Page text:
I would like to see more love and support within the hip hop artist community. Hip hop artists in South Africa see each other as competition and threats instead of finding creative ways to collaborate and grow their fan bases together. In my opinion it would be great to see more unity and respect among hip hop artists


DIY: A lot of attention by South African media/critics is often paid to how ‘South African’ something sounds. Do you think this is important or necessary? With Hip Hop having an incredibly universal sound and following, do you ever consciously make an effort to ensure your work sounds ‘local’ or is it more of a natural thing for you?

Black Moss: I think music should be personal. I don’t care what the sound is like because as an artist you should be able to be to be as creative as possible. I do however feel as though your identity should come out through your music. I think we live in a global community now so our influences aren’t just South African so the music doesn’t have to sound a particular way for it to be called South African.



DIY: Your new album Bits And Pieces, was recently launched on the internet. What has the feedback been from the public? What was the reasoning behind making it available for free download?

Black Moss: The Bits and Pieces Album has been well received. We have had almost 10000 downloads in the first month which I never imagined would have happened. I decided to release it online for free because I always try to release free music as much as I can.  I wanted to give the fans a gift that  hopefully lets them see who I have become as a person and the things I have experienced as a traveller. People have given me so much on my adventure and it’s a  great pleasure for me to share my music with fans that have been so patient for the Black Moss release.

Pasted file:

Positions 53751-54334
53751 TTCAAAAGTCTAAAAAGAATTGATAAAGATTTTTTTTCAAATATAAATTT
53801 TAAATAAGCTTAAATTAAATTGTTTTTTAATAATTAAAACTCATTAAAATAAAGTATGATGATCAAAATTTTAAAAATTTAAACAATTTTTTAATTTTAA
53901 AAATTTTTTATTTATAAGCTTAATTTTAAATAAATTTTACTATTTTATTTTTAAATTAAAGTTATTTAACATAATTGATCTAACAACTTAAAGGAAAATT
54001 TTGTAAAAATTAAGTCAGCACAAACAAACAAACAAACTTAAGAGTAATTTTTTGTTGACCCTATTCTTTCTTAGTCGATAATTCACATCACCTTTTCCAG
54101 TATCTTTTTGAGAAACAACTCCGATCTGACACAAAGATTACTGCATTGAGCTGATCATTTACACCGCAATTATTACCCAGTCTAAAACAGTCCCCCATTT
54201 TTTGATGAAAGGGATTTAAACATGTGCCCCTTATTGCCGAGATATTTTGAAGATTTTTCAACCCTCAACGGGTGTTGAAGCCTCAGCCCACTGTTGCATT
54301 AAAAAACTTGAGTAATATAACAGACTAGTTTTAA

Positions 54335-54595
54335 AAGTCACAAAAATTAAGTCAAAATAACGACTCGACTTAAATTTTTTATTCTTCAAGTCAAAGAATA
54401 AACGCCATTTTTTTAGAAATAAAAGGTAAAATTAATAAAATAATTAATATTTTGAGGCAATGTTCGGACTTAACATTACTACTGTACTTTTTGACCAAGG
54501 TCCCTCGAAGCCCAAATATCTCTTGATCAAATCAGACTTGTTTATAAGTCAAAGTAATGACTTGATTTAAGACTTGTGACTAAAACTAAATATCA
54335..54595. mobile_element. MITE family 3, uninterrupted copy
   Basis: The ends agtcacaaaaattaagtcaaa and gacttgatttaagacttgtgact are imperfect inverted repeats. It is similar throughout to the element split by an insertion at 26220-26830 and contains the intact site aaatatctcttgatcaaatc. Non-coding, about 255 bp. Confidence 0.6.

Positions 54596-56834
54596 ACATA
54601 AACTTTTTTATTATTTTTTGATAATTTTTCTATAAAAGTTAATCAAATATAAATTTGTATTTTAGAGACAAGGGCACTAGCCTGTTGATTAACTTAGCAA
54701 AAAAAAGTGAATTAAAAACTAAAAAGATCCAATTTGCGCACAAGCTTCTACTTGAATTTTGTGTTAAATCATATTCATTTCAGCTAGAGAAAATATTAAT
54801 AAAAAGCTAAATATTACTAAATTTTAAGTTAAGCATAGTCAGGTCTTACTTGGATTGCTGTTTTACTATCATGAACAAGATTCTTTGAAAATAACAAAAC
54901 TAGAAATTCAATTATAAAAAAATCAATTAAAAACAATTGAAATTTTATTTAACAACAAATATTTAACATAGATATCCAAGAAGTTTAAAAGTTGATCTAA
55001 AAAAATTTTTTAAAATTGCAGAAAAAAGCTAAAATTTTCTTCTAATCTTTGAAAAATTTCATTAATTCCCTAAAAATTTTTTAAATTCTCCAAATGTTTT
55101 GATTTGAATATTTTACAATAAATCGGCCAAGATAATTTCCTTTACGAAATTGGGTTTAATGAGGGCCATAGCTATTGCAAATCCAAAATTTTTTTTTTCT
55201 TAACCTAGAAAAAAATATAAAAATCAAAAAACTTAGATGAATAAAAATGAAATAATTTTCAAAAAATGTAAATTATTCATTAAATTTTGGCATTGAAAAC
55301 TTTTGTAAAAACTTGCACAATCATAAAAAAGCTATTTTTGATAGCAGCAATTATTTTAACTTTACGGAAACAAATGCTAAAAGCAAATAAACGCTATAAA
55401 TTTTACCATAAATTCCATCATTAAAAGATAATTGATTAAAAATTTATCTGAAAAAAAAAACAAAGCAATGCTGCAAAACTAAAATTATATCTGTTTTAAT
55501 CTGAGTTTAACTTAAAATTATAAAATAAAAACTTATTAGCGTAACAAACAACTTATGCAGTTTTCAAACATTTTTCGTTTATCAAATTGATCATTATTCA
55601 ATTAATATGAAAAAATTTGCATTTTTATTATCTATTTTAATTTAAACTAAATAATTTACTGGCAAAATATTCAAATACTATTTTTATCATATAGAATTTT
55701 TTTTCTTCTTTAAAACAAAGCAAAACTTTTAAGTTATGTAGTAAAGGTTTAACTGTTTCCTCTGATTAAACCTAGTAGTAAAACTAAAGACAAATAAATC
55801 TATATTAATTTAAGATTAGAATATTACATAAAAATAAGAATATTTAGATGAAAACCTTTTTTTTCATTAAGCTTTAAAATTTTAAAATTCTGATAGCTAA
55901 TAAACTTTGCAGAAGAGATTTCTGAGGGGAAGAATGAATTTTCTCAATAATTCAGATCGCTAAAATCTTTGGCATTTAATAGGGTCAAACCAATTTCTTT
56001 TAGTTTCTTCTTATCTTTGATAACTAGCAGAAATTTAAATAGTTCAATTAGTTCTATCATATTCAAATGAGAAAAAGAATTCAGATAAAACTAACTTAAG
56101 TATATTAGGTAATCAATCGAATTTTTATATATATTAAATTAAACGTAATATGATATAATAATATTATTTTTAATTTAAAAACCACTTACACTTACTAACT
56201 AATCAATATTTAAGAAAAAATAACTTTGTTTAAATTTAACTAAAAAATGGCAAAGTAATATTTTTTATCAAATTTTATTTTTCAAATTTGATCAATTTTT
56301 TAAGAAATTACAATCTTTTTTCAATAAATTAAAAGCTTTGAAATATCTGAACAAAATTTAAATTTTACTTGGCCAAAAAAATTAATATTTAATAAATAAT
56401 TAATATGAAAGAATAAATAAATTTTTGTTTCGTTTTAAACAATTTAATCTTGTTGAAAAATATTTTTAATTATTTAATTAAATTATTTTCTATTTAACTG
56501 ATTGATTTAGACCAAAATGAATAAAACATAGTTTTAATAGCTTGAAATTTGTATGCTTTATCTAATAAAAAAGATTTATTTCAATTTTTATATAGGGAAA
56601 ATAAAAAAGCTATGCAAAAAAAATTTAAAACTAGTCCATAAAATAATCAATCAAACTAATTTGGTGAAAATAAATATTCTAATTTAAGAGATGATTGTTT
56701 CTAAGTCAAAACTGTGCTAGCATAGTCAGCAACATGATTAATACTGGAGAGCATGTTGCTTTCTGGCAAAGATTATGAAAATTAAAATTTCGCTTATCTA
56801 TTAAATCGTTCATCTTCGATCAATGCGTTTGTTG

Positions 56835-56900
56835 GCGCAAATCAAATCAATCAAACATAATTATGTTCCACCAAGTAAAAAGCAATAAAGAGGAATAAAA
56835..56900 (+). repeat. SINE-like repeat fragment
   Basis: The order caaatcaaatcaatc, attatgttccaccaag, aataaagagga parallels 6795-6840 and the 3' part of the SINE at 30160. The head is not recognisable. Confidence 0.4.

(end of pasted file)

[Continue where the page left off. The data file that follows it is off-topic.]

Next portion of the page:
DIY: Any plans to return to your home town and break (back) out into the South African market? What other plans and goals have you got set for 2013?

Black Moss: Since I am only back in Durban for three weeks I plan to spend a lot of time in the studio working on my new album coming out in mid 2013.
I will be performing for one night only at GMT on the 8th of January. Then it’s back to South Korea where I have been lucky enough to find work as a DJ and performing at various events in the capital city, Seoul. After that my wife and I hope to buy bicycles and cycle as much of the world as we can starting in Durban and going up Africa

DIY: Cool, best of luck.


You can download all of Black Moss’s albums here.

You can also follow him on Twitter @blackmoss, on Youtube and on Soundcloud